When I went to college I was clueless. I didn’t know how to manage my finances, I didn’t know how to wash my clothes, and I didn’t know what I should’ve about relationships. Somehow, I made it through college, but I had to learn a lot of basic life lessons the hard way. Try to make sure your child is prepared before they leave home by starting now to teach your tweens and teens what they’ll need when they’re on their own.
1. Know how much you love them Show them with words. Show them with actions. Don’t let a day go by without telling them how much they mean to you.
2. Know that you believe in them: Too many parents sabotage independence by hovering—offering help when hasn’t been requested, assuming their children lack the skills to survive. That attitude easily becomes a self-fulfilling prophecy.
3. Know how to live on their own: Boys and girls alike need to know how to cook, clean, do laundry, sew on a button, unclog a toilet.
4. Know how to interview for a job and prepare a résumé: Role play with them until they’re comfortable answering interview type questions. Let them prepare a résumé and then help them refine it.
5. Know how to manage their finances: Can they keep track of their own bank account? Do they have a savings account? Do they know how to budget?
6. Know how to use a credit card: We’ve listed this separately because credit has the potential to literally ruin young lives before they get started. Begin when the kids are old enough to have a pre-paid debit card, and train from there. By the time your child leaves home they MUST understand the relationship between credit and the real money that’s necessary to back it up. Failure here will lead to more heartache and financial ruin than in any other area of independent life.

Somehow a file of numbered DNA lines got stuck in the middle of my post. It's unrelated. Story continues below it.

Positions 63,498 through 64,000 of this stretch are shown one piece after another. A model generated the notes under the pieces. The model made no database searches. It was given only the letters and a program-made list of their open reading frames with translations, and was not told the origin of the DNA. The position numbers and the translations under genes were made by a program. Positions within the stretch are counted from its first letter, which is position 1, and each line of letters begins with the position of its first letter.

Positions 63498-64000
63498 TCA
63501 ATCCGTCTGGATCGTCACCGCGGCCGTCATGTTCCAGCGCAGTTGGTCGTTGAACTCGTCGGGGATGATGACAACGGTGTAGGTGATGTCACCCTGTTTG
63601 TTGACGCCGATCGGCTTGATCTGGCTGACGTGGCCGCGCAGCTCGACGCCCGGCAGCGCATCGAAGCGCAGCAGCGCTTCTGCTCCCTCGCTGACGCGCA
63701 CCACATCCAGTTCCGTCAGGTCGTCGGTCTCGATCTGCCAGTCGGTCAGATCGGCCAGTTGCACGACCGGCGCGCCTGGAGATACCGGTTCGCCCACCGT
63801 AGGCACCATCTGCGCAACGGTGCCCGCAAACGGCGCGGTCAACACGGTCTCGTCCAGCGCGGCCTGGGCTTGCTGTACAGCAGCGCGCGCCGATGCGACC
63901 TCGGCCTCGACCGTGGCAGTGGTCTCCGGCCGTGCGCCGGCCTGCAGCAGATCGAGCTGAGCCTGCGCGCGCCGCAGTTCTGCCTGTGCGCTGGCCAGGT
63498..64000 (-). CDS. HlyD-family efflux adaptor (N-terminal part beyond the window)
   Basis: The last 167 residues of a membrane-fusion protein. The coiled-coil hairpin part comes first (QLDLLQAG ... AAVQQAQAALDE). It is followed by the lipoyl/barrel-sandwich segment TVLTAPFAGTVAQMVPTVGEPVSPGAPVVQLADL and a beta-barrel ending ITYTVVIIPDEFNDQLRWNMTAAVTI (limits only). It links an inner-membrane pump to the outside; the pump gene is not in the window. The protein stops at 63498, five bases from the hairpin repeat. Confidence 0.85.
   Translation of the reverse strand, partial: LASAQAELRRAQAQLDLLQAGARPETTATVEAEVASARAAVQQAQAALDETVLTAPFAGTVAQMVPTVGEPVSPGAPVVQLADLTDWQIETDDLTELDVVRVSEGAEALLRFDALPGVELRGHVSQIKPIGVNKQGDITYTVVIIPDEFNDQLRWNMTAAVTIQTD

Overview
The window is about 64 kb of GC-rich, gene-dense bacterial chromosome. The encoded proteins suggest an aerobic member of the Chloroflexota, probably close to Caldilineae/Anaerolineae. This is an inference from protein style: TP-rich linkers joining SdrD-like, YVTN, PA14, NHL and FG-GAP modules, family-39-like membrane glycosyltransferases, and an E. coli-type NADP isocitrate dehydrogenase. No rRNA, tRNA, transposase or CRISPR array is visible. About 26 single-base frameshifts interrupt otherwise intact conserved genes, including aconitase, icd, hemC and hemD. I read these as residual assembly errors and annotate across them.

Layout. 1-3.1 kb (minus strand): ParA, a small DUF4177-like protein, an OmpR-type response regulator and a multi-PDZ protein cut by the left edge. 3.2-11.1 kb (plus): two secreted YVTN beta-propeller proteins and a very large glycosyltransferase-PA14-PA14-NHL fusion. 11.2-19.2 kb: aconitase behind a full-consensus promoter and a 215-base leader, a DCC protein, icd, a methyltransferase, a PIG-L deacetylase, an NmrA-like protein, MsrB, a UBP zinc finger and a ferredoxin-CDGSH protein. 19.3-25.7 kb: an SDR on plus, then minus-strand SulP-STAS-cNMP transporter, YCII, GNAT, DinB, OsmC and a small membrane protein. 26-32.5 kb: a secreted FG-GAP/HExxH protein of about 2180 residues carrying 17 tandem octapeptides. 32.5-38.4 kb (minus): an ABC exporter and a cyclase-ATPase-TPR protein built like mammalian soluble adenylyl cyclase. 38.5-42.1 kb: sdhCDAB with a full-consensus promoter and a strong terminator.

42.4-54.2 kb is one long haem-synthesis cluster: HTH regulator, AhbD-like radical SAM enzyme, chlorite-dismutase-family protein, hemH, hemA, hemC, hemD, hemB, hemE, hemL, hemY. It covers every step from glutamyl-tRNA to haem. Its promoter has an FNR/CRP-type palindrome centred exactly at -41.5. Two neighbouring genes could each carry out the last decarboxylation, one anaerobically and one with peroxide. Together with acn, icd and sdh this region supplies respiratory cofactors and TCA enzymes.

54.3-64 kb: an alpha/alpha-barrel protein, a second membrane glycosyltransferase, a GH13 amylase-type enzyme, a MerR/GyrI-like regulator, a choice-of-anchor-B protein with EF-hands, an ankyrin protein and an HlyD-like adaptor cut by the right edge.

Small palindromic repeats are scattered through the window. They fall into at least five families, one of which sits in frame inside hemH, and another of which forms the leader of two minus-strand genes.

7. Know how to assess their own medical needs: Have they learned to read their own bodies, take their own temperature, and treat a cold or the flu? Do they know when to go to the walk-in clinic and when to stay in bed?
8. Know where their moral compass is located: Do they know how to make hard choices? Do they have a grounded sense of right and wrong? Have they had experience in making tough calls by themselves? Do they know what they believe?
9. Know the difference between real love and infatuation: Have they survived their first love? Do they know the stuff from which real love is made? Do they lose themselves in relationships or can they maintain their objectivity when getting to know someone?
10. Know how to treat people respectfully: Teach your children how to write a “Thank you.” note. Teach them why it’s important not to be late, and how to carry on a conversation with an adult. Teach your sons the basics of gentlemanly behavior—open doors for women; take off your hat when you enter a building, etc.
Reprinted from www.imom.com